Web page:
The store aims to eventually have bridge brands comprise about a quarter of its fashion stock. "We want to be different, but balance exclusivity with accessibility," says Ms Teo, who has been with Robinsons for three months.

The Singaporean previously spent several years in Beijing franchising international brands such as Givenchy and Mango. Before that, she had worked for Robinsons department store for 15 years.

Regional brands, such as Korean menswear labels Mindbridge, The Class and Basic House, are also a good way to offer differentiated products at a good price, she adds.

The store will set up clearer signs for each brand, so shoppers will find what they are looking for more easily.

"We won some and we lost some," says Ms Teo about the response of their customers when the new store opened.

However, the store will continually respond to their customers. "We'll bring in what's hot and replace what's not."


Department store Metro opened its new Centrepoint location last November and, with it, a more fashion-conscious outlet compared with its other stores.

The store offers about 50 new fashion and beauty brands, but the emphasis is on three new in-house labels - Jo Burton, Kurt Woods and M Maison - which debuted with the new Orchard Road store's launch.

All three brands offer menswear and womenswear, but in different styles.

Jo Burton focuses on British-inspired tailoring, Kurt Woods consists of more trendy, urban ensembles, and M Maison uses fabrics such as cotton and linen for nature-inspired looks.

These brands provide customers with more choices, as well as value, says Metro general merchandising manager Belinda Toi.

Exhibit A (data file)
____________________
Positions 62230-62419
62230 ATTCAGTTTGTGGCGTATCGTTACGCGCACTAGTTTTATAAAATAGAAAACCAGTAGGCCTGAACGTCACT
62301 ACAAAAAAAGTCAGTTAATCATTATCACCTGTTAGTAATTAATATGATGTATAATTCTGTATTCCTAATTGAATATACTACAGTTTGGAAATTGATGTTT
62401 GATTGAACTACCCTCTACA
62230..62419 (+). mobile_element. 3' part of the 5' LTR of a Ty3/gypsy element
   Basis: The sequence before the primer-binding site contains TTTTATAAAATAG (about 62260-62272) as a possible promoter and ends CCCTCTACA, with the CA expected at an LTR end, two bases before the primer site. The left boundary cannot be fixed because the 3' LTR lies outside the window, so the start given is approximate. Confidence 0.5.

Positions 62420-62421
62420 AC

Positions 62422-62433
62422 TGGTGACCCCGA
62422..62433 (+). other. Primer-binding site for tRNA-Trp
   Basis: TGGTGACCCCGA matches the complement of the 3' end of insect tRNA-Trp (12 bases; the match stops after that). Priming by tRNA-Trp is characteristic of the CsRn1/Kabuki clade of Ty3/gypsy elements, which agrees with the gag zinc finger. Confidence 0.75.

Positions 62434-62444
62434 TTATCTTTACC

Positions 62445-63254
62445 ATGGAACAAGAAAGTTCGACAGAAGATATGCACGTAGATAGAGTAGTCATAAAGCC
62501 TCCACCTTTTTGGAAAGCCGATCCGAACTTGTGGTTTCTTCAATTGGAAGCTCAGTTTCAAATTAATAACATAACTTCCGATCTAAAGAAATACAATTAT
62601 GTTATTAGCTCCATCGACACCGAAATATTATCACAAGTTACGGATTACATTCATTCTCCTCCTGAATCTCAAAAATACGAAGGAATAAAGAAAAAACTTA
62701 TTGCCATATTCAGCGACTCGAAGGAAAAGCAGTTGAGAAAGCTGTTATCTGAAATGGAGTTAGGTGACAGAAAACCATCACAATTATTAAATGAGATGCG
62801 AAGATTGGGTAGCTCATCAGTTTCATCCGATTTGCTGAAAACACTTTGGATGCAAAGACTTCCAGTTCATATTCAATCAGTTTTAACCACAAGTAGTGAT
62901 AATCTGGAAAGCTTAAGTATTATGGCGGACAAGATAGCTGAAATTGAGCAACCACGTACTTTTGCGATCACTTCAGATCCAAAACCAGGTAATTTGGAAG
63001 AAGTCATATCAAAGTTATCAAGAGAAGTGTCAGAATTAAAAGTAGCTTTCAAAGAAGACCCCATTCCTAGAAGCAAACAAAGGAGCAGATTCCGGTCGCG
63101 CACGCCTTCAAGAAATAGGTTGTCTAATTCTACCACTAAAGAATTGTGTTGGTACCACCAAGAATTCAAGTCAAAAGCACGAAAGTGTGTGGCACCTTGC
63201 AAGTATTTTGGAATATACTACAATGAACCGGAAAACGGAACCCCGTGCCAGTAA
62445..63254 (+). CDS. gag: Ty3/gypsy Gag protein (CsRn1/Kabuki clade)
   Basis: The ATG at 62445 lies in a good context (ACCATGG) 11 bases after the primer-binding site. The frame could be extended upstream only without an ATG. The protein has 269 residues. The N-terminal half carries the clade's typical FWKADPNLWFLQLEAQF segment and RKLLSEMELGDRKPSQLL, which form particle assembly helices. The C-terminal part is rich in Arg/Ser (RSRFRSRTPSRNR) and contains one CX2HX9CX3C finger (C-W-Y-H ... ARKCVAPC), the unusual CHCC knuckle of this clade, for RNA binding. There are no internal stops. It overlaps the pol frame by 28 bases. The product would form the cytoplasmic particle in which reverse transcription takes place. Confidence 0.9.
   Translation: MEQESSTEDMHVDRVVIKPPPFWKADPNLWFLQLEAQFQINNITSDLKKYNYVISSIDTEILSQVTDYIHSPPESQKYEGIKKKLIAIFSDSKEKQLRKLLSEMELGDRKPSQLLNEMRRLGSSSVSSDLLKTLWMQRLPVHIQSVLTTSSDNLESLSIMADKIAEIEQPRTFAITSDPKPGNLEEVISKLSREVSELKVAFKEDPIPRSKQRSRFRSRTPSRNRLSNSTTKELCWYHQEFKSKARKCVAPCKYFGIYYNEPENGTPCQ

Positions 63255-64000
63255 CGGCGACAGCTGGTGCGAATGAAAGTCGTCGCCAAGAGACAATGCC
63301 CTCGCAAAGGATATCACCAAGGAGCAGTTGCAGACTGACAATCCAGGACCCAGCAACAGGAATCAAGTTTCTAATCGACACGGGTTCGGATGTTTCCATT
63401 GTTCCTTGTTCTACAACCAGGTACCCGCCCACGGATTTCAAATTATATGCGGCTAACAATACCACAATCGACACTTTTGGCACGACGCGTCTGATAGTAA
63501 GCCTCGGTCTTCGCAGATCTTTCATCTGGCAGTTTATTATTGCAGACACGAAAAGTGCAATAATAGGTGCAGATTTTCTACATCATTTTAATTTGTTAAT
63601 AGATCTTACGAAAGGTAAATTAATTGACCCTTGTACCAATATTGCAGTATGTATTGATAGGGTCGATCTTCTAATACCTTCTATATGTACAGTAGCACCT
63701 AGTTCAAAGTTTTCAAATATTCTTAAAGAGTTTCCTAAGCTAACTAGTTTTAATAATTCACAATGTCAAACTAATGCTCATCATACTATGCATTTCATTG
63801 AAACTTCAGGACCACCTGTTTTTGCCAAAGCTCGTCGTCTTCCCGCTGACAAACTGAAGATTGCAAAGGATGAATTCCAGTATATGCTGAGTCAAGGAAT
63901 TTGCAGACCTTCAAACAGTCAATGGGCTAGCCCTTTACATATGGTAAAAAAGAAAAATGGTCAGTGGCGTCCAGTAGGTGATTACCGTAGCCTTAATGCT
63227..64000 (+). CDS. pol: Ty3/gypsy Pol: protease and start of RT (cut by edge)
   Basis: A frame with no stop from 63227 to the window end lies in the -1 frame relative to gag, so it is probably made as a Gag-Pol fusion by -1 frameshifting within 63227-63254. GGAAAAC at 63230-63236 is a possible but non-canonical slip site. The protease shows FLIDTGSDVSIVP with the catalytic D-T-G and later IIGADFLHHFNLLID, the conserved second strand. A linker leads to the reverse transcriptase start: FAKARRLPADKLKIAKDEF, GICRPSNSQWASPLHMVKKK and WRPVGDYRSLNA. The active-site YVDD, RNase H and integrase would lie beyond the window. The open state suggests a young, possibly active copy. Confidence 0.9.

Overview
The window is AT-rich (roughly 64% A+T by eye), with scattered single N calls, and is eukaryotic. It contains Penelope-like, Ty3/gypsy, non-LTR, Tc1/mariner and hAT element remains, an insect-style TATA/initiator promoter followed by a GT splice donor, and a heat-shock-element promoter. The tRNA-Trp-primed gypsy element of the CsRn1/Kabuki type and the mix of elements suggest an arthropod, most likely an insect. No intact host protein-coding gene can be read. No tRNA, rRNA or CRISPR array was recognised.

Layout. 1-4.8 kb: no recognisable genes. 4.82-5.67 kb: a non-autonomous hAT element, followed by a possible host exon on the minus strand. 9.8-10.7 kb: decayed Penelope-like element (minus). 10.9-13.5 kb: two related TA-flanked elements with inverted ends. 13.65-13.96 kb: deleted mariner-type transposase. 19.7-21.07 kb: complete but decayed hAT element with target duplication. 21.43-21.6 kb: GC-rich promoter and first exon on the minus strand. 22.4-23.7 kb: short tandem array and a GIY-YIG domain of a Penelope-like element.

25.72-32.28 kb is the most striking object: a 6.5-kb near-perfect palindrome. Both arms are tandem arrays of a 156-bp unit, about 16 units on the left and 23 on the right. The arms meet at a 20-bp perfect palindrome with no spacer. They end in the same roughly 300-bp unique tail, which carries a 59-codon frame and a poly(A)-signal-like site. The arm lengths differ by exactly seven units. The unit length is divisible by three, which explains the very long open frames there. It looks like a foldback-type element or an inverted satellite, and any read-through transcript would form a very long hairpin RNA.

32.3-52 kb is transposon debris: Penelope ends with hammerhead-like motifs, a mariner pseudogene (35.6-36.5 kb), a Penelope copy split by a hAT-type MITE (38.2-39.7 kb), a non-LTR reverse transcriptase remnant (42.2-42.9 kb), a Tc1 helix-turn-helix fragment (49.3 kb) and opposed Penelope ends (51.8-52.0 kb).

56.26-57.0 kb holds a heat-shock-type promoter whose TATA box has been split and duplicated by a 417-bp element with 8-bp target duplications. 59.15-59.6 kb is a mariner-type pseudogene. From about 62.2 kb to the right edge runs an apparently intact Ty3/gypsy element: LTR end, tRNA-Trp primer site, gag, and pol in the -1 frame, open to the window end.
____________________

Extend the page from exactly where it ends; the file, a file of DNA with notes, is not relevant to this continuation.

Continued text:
The prices range from about $50 for a shirt to $500 for a suit.

The other new brands may not necessarily be well known, but they prove the point that customers do not necessarily have to pay high prices for good items, she adds. Some of these brands are Only & Sons, a Danish menswear brand linked to Vero Moda; John Smedley, a British heritage brand; and Container, a Thai leather-accessories brand highlighted previously by hipster design bible Monocle.

"The goal is to make Metro Centrepoint a fashion and lifestyle destination," says Ms Toi, who has spent more than two decades in department-store retail.

Metro Centrepoint also boasts a new nail bar with MD Dermatics and a shop-in-shop run by hip barber Sultans of Shave.

Additional services, such as monogramming and furniture customisation, also help the store to stand out, she says.

The "silent salesmen" - visual merchandising - are also put to work, with custom lighting that differentiate sections. There is a chandelier of whisks in the kitchen area, for instance, and a fixture made up of trumpets in the menswear section. Restored and bespoke props and furniture which are placed throughout the store are also for sale.

"The store was a bit tired previously. We wanted to bring fashion and beauty to the forefront with this store," says Ms Toi.

This article was first published on Jan 16, 2015.